When asked about the brutal mutilating of children’s faces, the rebel leader appears shocked as he answers. “I have not cut the faces of my brothers. I would not hurt my brothers, kill my brothers,” Kony said. He made it clear that he has been fighting for the freedom of Uganda, and feels he has posed such a threat that the Ugandan government is raining propaganda down on him in order to shut down the rebellion.

If we lay the fact that Kony may actually be an innocent man aside, we still have to assess the Invisible Children organization. Research drawn directly from the organization’s website shows that only thirty two percent of the millions of dollars they are raking in is actually sent to Uganda.

A look at the federal tax information raises the question, where exactly is our money going? It is not specified anywhere on the website (invisiblechildren.com), yet contributions in the form of donations and purchases of the “action packs,” posters, and t-shirts continue to pour in at overwhelming rates.

It is clear that somewhere along the lines, the truth is not being told. Either Kony is a malicious killing machine who rapes young girls and recruits boys for his army of wrong-doers, or there is quite a mountain of propaganda and slander crushing an innocent man’s name.

--- Bridgette Gamble is the Photography Editor at the The Knight Times Online John I. Leonard High School in Lake Worth, FL.  This article first appeared there.  

Thursday
Mar152012

Ugandans React with Anger to Kony Video (REPORT) 

By Malcolm Webb

Uganda has, in the last week, been propelled to the top of the international news agenda, for a brutal rebellion that has not operated in the country for the last five years.

On March 5, American charity Invisible Children posted a video on Youtube, entitled Kony 2012. The 30 minute film, narrated by one of the organisations founders, Jason Russell, campaigns for the arrest of Joseph Kony, the ICC-indicted Ugandan leader of the rebel Lords Resistance Army.

It went viral, and in nine days has attracted over 76 million views, along with a lot of support and also substantial criticism.

Critics argue that the film relies on footage nearly ten-years-old of children fleeing the LRA in northern Uganda, implying the situation remains the same to this day, and so failing to represent the real issues now facing post-conflict Northern Uganda.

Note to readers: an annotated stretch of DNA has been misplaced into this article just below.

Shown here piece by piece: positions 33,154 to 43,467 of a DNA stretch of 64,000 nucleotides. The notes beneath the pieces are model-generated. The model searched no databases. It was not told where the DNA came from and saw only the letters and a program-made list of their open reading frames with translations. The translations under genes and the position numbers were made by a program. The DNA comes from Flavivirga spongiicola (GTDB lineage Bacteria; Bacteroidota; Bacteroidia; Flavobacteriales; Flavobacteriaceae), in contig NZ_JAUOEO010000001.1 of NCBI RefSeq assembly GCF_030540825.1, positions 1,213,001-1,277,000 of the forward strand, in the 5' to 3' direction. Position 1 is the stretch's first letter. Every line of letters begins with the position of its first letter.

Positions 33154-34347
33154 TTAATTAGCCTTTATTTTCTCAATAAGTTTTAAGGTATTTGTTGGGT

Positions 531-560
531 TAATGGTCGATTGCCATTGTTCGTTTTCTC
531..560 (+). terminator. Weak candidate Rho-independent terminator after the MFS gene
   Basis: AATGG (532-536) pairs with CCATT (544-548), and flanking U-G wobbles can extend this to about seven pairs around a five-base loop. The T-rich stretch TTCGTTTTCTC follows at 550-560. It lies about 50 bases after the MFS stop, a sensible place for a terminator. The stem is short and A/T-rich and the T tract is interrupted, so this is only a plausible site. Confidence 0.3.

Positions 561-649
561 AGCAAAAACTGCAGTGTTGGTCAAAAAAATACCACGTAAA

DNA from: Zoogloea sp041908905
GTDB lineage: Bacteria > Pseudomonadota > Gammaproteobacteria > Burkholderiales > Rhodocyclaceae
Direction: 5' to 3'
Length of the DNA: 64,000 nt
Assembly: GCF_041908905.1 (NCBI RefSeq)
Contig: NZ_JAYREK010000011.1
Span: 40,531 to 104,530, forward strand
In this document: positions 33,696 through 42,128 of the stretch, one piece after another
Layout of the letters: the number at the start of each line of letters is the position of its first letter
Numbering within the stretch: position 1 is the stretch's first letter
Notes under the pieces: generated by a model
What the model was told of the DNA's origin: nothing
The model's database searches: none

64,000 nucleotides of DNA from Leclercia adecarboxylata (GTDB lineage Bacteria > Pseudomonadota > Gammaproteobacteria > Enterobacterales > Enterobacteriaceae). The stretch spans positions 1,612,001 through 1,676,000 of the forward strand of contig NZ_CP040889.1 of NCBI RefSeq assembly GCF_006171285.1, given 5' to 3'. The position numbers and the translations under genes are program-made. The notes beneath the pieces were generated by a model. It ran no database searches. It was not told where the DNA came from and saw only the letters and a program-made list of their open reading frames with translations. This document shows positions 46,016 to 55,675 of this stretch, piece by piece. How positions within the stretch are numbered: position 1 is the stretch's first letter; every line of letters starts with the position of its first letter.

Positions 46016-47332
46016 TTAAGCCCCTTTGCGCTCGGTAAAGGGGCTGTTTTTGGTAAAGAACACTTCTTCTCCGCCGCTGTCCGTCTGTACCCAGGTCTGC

The LRA now operates in the Central African Rrepublic, Democratic Republic of Congo and South Sudan, and is now thought to number no more than 300 fighters.

Invisible Children argue that they have the main facts correct, and that raising awareness is their primary goal, and a necessary step towards any further change.

Public screening

While Youtube, Twitter and Facebook have gripped Uganda's middle class in recent years - and social networking sites have been key forums for the many Ugandan critics of the Kony 2012 video - most people in rural areas, including post-conflict northern Uganda, are still excluded from the internet revolution.

That means many of Joseph Kony's thousands of victims, most of whom live in rural villages, have never even heard of Kony 2012, Invisible Children or even Youtube.

Invisible Children's publicity machine is immense. Aside from the millions of internet users it has reached, and Kony 2012 already being described by some as the most effective viral campaign in history, it must also be the first ever Youtube video to be publicly screened in the northern Ugandan town of Lira.

A local charity, the African Youth Initiative Network, thought that the communities worst affected by the LRA, when it operated in Uganda, also deserved an opportunity to see what all the fuss was about, and so organized the event.

It was heavily publicized on local radio stations, and a crowd of thousands turned up at the Mayor’s Gardens in the centre of Lira for the sunset screening.

Having heard so many great things about the film, the crowd’s expectations were high.

Angry and offended

People I spoke to anticipated seeing a video that showed the world the terrible atrocities that they had suffered during the conflict, and the ongoing struggles they still face trying to rebuild their lives after two lost decades.

The audience was at first puzzled to see the narrative lead by an American man – Jason Russell – and his young son.

Towards the end of the film, the mood turned more to anger at what many people saw as a foreign, inaccurate account that belittled and commercialised their suffering, as the film promotes Kony bracelets and other fundraising merchandise, with the aim of making Kony infamous.

One woman I spoke to made the comparison of selling Osama Bin Laden paraphernalia post 9/11 – likely to be highly offensive to many Americans, however well intentioned the campaign behind it.